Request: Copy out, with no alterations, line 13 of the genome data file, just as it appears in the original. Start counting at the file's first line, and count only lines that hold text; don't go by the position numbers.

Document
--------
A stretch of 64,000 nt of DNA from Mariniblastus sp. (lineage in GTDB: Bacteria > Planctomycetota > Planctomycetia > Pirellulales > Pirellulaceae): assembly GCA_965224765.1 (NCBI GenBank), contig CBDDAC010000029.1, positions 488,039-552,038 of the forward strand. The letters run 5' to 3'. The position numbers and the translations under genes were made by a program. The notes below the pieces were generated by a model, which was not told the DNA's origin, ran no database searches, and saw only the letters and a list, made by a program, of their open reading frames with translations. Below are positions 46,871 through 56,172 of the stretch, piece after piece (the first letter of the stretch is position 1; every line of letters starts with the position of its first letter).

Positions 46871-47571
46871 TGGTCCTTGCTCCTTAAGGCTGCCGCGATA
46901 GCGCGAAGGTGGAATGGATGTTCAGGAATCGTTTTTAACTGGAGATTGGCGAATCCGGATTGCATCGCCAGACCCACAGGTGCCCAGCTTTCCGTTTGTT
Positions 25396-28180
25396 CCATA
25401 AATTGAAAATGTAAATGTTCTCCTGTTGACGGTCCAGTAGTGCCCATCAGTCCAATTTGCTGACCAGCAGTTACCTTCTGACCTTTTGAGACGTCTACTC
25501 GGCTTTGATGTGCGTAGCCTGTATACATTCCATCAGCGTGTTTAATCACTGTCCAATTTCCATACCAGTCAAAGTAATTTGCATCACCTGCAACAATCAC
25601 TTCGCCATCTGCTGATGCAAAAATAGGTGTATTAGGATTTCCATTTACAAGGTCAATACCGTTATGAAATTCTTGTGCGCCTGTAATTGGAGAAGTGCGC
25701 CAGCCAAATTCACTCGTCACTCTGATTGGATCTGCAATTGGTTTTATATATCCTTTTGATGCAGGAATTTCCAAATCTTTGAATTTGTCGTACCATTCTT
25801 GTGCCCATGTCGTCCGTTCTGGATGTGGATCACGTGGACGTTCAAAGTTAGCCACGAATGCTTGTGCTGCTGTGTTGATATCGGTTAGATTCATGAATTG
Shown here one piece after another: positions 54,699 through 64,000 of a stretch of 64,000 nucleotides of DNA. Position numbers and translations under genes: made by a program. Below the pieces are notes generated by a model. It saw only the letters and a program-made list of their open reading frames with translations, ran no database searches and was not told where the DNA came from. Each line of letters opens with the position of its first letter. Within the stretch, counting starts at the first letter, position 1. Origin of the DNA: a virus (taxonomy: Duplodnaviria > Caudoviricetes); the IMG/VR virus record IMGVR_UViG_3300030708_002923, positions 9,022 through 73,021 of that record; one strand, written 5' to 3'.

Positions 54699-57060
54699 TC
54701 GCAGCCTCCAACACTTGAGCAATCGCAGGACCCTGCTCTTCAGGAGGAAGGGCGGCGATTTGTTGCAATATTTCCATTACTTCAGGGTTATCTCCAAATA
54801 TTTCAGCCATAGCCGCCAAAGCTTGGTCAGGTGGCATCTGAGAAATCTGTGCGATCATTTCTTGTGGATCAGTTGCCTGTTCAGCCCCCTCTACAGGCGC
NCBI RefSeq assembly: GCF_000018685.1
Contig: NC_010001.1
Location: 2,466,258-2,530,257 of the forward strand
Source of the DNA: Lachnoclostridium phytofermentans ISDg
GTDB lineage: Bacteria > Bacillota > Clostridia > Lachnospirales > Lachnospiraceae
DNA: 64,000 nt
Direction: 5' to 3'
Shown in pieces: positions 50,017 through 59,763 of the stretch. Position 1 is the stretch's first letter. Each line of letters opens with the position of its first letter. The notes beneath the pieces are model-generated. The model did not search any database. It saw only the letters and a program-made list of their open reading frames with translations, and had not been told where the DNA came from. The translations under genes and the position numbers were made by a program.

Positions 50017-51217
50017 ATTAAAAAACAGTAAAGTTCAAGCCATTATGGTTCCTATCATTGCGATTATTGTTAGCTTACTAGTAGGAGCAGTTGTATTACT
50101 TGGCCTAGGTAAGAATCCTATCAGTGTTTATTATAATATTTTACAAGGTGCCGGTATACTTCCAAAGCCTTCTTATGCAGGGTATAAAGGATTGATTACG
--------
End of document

Positions 54699-57060